How keeping a journal can make your life better.
How much noise is in your head right now? Is there an unending list of things you need to do and people you need to call? Does the pure volume of information you are thinking about overwhelm you?
If you answer yes to any of these questions, then you should be keeping a journal. In fact, everyone should.
Now before you scoff with images of “Dear Diary…” in your head, give me a chance to explain. Let me show you how journaling is an essential tool for a healthy mind.
What Is Journaling?
Perhaps when you think of journaling, you picture a teenager hunched down on their bed writing in a little book with a small lock and key. It’s true that for young ones, keeping a diary is a great way to work out the problems of growing up.
As a teen, writing in a journal is a safe place to work out anger against your parents, secret crushes, things that scare you that you don’t want to talk about, and all the confusion that comes with ever-changing hormones.
Yet, that value doesn’t stop just because you grow up. It’s my opinion that the benefits of journaling only increase with time.
Before I go on, I want you to know that my purpose in writing this story is not just about getting claps, follows, and shares. While I would love all of those things, this is a subject that I am passionate about.
Personally, I have kept a journal since November of 1983. If you’re a young person reading this, I know, that makes me ancient. Trust me, it doesn’t seem possible that I’ve carried on this tradition for more than 35 years.
My journals have been my only true and constant companion. No matter what else has happened in my life, from a mental illness diagnosis, a rare chronic illness, or the start and end of serious relationships, my written friend has been the stability and anchor that has kept me on track.
Here are five ways that journaling can help you as well.
1. Brain Drain
Your brain is a marvelous organ. In it, you have your own private universe. It’s a place where you spend your entire life. You may even have conversations with the voices that manifest themselves there.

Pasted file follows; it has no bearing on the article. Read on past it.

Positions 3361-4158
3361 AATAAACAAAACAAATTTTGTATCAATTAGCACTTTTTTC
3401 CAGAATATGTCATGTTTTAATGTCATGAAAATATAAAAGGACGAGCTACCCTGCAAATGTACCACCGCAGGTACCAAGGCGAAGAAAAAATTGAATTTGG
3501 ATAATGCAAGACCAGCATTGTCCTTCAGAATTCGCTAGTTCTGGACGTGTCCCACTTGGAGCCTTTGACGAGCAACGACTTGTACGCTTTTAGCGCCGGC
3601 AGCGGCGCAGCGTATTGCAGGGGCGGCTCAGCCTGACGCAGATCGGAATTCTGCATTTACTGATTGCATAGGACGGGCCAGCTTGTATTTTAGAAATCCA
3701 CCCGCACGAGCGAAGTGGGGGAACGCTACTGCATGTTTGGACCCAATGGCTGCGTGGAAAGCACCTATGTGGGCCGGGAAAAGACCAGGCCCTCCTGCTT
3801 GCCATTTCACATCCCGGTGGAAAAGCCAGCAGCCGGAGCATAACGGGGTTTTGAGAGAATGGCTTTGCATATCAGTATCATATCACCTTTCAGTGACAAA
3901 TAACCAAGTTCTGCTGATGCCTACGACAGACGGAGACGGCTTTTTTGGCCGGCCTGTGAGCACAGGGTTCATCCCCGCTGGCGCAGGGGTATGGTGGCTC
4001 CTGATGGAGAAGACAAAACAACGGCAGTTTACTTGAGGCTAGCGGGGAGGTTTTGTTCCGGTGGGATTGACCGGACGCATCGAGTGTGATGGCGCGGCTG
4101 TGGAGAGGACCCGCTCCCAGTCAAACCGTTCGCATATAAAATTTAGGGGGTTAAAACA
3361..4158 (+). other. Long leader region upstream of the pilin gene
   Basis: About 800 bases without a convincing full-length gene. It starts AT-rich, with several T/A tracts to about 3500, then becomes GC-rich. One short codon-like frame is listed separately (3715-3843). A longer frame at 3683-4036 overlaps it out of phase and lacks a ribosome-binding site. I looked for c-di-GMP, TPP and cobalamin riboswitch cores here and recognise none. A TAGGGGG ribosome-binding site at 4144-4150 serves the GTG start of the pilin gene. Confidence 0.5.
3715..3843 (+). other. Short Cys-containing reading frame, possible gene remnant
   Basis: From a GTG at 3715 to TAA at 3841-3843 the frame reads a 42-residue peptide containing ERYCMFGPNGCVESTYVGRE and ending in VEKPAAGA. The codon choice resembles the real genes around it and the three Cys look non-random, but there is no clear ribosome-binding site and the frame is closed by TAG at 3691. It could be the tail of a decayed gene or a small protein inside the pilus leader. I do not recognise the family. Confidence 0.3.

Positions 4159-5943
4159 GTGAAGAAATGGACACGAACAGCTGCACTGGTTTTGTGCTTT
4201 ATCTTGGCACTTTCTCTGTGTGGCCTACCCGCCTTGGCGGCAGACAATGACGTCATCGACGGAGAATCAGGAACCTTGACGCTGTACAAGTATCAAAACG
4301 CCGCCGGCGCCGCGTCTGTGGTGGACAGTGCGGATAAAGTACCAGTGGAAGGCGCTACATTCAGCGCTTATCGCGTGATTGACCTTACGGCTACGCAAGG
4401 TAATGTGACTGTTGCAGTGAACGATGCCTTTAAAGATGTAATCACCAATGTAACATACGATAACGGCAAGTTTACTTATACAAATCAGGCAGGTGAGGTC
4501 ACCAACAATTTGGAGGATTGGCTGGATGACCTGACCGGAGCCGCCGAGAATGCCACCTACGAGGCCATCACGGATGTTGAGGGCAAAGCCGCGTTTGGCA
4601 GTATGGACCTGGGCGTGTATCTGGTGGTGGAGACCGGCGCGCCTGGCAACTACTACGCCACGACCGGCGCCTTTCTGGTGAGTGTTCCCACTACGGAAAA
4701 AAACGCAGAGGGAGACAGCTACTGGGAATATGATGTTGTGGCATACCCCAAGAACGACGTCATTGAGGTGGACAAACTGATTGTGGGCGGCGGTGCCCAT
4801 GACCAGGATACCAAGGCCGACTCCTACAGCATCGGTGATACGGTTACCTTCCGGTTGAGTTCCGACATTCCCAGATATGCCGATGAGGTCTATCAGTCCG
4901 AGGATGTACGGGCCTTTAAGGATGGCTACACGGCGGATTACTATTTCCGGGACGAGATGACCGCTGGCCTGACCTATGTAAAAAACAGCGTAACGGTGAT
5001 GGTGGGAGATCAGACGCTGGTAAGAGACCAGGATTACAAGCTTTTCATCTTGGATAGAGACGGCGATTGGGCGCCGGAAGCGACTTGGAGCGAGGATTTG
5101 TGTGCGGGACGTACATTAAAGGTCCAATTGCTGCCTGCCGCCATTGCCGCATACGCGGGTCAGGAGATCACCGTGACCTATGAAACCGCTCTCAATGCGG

However, it’s a place that sometimes gets too crowded. When that happens, the internal noise from life can become overwhelming. That overwhelm can then spill over into the real world and cause stress.
Journaling is a way to quiet that noise and ease that anxiety.
There’s an excellent book for writers, well, for anyone really, called The Artist’s Way by Julia Cameron. It recommends that everyone should write morning pages. What are morning pages? I’m glad you asked.Bipolar Disorder Symptom Checklist
As the book spells out, morning pages are three pages of stream-of-consciousness writing. While you can start with “Dear Diary,” you definitely don’t have to. The point is to write and to fill up three pages.
The words don’t matter. You could write a grocery list, your top ten pet peeves, what you think that smell is coming from the kitchen, or anything else. There have been times when my first page is simply one word written over and over and over again.
This kind of writing is like clearing a cache on an electronic device. Useless information that is taking up memory is released, and that leaves you free to concentrate on the important things.
Stream-of-consciousness writing isn’t about content but rather the act of writing. Don’t worry about writing full sentences or even complete thoughts.